• Manage in-house. Your IT department can purchase software to handle all or some of the data sanitization process internally. This may be a good option for equipment that will be redeployed within the company.
  • Seek vendor support. There are a number of companies that specialize in implementing the NIST framework for organizations and can manage the process to help ensure your organization’s storage media is sanitized correctly.
  • Package the service. You can contract with the company from whom you’ve leased the equipment. Huntington Technology FinanceSM, for example, works with industry leading IT asset disposal companies to decommission off-lease IT equipment and bundles the services into its equipment financing packages for convenience.

How We Can Help

The average cost of a data breach in the U.S. topped $8 million in 2019. Given such potential exorbitant expense on today’s businesses, effectively removing data from storage devices is critical. Fortunately, awareness of the various dangers and how to defend against them can help. Chief among those defenses: ensuring the effective sanitization of decommissioned data storage devices.

Huntington Technology Finance is happy to consult with you on the next best steps. Contact us today to learn more about how we can help implement the NIST 800-88R1 media sanitization framework for your company’s safety and security.


Are you ready to advance your operations?
We’re here to help.
Contact Us

SOURCES:

† “Everything You Need to Know About the DoD 5220.22-M Wiping Standard & Its Applications Today,” Blancco, March 2019.

See for example “Media Sanitization Guidelines” IRS, July 2019.

§ “What is NIST 800-88, and What Does “Media Sanitization” Really Mean?,” Blancco, May 2019.

“What's the Cost of a Data Breach in 2019?” Digital Guardian, July 2019.

All lending products are subject to application and credit approval.

The information provided in this document is intended solely for general informational purposes and is provided with the understanding that neither Huntington, its affiliates nor any other party is engaging in rendering financial, legal, technical or other professional advice or services or endorsing any third-party product or service. Any use of this information should be done only in consultation with a qualified and licensed professional who can take into account all relevant factors and desired outcomes in the context of the facts surrounding your particular circumstances. The information in this document was developed with reasonable care and attention. However, it is possible that some of the information is incomplete, incorrect, or inapplicable to particular circumstances or conditions. NEITHER HUNTINGTON NOR ITS AFFILIATES SHALL HAVE LIABILITY FOR ANY DAMAGES, LOSSES, COSTS OR EXPENSES (DIRECT, CONSEQUENTIAL, SPECIAL, INDIRECT OR OTHERWISE) RESULTING FROM USING, RELYING ON OR ACTING UPON INFORMATION IN THIS DOCUMENT EVEN IF HUNTINGTON AND/OR ITS AFFILIATES HAVE BEEN ADVISED OF OR FORESEEN THE POSSIBILITY OF SUCH DAMAGES, LOSSES, COSTS OR EXPENSES.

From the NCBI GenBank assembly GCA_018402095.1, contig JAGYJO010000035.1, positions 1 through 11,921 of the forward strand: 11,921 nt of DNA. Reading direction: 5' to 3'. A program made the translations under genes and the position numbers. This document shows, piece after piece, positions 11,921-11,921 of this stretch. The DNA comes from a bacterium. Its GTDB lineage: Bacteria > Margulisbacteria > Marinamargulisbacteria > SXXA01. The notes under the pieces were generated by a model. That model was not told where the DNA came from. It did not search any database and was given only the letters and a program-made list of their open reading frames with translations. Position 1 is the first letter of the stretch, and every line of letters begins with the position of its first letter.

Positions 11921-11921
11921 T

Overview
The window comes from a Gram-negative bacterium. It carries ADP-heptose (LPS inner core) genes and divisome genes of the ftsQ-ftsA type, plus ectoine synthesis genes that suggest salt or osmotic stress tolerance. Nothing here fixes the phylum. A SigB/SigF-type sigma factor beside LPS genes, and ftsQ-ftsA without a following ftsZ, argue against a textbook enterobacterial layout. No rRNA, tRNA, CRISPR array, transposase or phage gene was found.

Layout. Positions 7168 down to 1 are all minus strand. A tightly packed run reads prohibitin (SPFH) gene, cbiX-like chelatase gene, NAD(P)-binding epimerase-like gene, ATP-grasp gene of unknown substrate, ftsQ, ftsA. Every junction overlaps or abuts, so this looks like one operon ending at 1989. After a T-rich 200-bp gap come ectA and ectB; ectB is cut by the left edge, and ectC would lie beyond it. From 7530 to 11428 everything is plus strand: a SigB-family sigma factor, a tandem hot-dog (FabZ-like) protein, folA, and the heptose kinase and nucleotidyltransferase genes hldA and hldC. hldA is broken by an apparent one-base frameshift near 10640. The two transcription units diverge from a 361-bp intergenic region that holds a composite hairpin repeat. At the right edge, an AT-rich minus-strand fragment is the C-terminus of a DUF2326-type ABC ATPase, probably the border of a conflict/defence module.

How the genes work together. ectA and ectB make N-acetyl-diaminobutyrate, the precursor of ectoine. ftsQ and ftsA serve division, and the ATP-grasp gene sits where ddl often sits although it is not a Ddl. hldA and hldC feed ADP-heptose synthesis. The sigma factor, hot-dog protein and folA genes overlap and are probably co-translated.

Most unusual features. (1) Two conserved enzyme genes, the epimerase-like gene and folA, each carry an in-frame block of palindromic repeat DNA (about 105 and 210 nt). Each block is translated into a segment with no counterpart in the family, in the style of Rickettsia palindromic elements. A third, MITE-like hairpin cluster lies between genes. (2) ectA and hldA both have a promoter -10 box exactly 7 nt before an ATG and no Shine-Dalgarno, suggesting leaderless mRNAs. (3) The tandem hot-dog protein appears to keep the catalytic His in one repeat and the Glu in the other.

Third-party product, service and business names are trademarks and/or service marks of their respective owners.

Huntington Technology Finance‚Ą† is a service mark of Huntington Bancshares Incorporated. circadia iconCircadia® is a federally registered service mark of Huntington Bancshares Incorporated. Circadia‚Ą† is a service mark of Huntington Bancshares Incorporated.